5. Click on the Configuration button (circled in red below)

6. Click on the Debugging tab. (circled in red below)

7. Make sure that the two Debugging Flags checkboxes are checked. (circled in red below)

7. Press Ok twice

Problem solved.

I hope this saves someone a slap and/or a butt-load of time.


Thursday, July 14, 2005

Peeking at An Iterator
C'mon, You Know You Want To

I'm currently designing a set of classes that will be used for parsing and importing data.

Being a devotee of Design Patterns, I am quite familiar with the Iterator pattern, and felt that it was the appropriate tool to apply to parsing rows in text-based files. Using an interator, rows could be parsed one character at a time, looking for field delimiters (for example, in comma delimited files, the field delimiter is a comma), and moving the data into into the appropriate field in a DataRow.

Strings in .NET already have an iterator associated with them. Strings implement the IEnumerable interface (from the System.Collections namespace), and therefore have a method called GetEnumerator. String's GetEnumerator method returns an instance of the CharEnumerator class (again, in System.Collections). As the name suggests, it iterates through through the characters in the string.

Iterators in .NET basically know 3 things:
  • how to view the current item in the aggregate (via the Current property).
  • how to move to the next item in the aggregate (via the MoveNext method)
  • how to determine whether there is anything left to iterate (via the return value of the MoveNext method)
Notice that Iterator does not, by default, provide a method for moving backwards: the pattern does suggest that it is possible to add this behavior, but says that there are some aggregates that cannot be iterated in reverse: for example, in ADO a forward-only cursor can only be iterated in one direction - forward.

I point this out because of an issue that I ran into while parsing Comma-Separated-Value (CSV) files. Certain CSV-formats surround character field data with double quotes: this allows commas to be be interpreted as part of the character field data. The side-effect of this is that if the character data needs to contain a double quote, you must put two double quotes right next to each other. For example, the following string:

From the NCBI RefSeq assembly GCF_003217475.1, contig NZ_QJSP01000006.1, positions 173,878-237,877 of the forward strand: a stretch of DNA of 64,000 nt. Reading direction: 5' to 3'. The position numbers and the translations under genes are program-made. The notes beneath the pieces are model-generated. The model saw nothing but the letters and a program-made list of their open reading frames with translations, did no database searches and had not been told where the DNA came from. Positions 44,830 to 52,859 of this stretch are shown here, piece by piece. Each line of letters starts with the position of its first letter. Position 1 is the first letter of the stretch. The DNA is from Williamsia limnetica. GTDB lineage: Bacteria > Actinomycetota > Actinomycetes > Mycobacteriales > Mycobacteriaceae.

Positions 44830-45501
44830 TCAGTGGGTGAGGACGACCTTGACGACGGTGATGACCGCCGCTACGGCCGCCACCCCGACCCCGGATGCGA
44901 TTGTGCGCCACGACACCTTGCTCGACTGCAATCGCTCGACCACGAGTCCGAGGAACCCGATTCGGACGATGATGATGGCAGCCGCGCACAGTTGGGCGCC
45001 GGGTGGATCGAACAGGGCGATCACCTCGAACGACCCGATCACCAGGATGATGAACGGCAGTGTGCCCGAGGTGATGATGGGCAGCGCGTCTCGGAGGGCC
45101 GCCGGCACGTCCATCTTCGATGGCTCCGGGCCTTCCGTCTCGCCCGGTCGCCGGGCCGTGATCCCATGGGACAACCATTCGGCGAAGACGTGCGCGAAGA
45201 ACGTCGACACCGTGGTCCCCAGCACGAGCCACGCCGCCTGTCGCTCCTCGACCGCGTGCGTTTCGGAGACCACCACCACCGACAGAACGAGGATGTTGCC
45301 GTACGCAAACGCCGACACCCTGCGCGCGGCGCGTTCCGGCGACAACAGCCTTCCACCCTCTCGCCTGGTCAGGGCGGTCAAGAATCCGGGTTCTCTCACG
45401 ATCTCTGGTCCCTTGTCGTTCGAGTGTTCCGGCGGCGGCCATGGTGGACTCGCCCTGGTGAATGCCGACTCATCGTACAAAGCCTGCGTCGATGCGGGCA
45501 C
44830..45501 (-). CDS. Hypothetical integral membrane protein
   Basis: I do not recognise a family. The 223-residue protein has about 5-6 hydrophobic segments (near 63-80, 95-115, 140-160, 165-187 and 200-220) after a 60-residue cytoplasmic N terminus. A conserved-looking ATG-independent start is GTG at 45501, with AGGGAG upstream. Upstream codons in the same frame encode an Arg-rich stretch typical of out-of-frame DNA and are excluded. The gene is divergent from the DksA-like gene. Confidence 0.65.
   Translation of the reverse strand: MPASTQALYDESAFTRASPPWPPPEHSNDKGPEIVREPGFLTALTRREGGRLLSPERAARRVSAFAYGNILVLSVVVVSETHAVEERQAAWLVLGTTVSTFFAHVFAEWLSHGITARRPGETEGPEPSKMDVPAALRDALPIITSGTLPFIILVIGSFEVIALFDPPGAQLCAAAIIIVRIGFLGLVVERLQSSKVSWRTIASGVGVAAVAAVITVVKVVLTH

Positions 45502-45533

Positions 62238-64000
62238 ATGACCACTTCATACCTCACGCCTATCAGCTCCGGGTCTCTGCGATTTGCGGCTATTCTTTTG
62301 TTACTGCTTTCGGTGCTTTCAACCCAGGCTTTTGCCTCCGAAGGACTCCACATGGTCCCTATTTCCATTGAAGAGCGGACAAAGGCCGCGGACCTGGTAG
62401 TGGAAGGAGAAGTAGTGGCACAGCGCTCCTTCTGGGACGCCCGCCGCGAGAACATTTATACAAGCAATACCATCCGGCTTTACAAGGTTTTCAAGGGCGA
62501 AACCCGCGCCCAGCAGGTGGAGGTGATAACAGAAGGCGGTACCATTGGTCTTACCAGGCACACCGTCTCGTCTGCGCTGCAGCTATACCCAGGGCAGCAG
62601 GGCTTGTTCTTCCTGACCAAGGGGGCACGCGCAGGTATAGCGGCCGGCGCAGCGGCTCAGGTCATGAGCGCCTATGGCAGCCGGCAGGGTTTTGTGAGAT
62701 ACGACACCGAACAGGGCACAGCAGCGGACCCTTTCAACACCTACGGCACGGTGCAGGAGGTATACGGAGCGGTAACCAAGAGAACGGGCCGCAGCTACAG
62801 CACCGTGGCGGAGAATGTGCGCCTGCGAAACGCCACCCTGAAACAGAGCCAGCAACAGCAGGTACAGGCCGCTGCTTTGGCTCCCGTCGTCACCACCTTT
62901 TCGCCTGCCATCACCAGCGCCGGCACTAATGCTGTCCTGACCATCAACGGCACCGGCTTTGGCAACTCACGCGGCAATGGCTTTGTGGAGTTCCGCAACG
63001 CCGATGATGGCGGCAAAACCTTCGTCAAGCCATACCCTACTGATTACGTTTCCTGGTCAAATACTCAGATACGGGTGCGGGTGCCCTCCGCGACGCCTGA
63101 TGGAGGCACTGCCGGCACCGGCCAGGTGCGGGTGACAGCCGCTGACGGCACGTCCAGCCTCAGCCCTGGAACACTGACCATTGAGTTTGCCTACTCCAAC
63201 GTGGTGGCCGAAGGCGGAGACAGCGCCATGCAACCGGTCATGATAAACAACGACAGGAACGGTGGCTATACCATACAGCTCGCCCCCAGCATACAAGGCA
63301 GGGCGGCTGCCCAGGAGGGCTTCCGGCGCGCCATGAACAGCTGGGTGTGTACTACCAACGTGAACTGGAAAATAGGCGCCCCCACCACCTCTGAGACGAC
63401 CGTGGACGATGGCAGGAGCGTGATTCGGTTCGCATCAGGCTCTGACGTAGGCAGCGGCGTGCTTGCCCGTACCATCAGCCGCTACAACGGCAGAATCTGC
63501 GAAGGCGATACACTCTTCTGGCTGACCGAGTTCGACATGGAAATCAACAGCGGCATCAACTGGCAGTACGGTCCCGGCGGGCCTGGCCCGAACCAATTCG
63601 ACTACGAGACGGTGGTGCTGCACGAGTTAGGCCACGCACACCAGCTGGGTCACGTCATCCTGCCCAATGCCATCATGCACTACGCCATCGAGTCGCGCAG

I said to him, "Walter get off my foot." But he didn't listen.

would be:

"I said to him, ""Walter get off my foot."" But he didn't listen."

If you are reading a string one character at a time, and run into a double quote, you need to be able to look at the following character to determine whether the field data is ending, or whether the field data contains a double quote. The problem lies in the fact that to peek at the next character you need to move the Iterator forward one character: once you have done that, you cannot move backward.

Another quality of Iterators is that they maintain their own state (where they are in the aggregate: ie. which character position in the string the Iterator is pointing at). Because they maintain their own state, you can point multiple iterators at the same aggregate (ex. string). I can take advantage of this by:

If the Iterator I'm using to walk the string (ex. oIterator) is pointing at a double quote character

  • Creating another instance of CharEnumerator (ex. oPeekingIterator) that is pointing at the same character in the string.
  • Telling oPeekIterator to move forward one character by calling its MoveNext method
  • Read the character from oPeekIterator and see if it is a quote
  • Throw away the oPeekIterator
Note that moving in oPeekIterator does not change which character oIterator is pointing at: that's why you can throw it away. But how do you get an Iterator that points to the same place in the string? Take out your genetics kit and Clone it:

private char Peek(CharEnumerator oIterator) {
// Create a clone of the Iterator
// Since a clone is a copy, it will have the same state (will be pointing at the same character)

CharEnumerator oPeekingIterator = oIterator.Clone();

// Move the peeking iterator ahead one character


// return the current character
//(the character one-past the character that oIterator is pointing to

return oPeekingIterator.Current;


I know that error checking needs to be included in the routine, but I'm demonstrating a technique.

If you are not at least aware of Design Patterns, I would invite you to take a look, google it, even. It provides many Eureka! slaps and helps you avoid "How stupid could I be" slaps. Check it out ...

or else I'll have to slap you. ;-)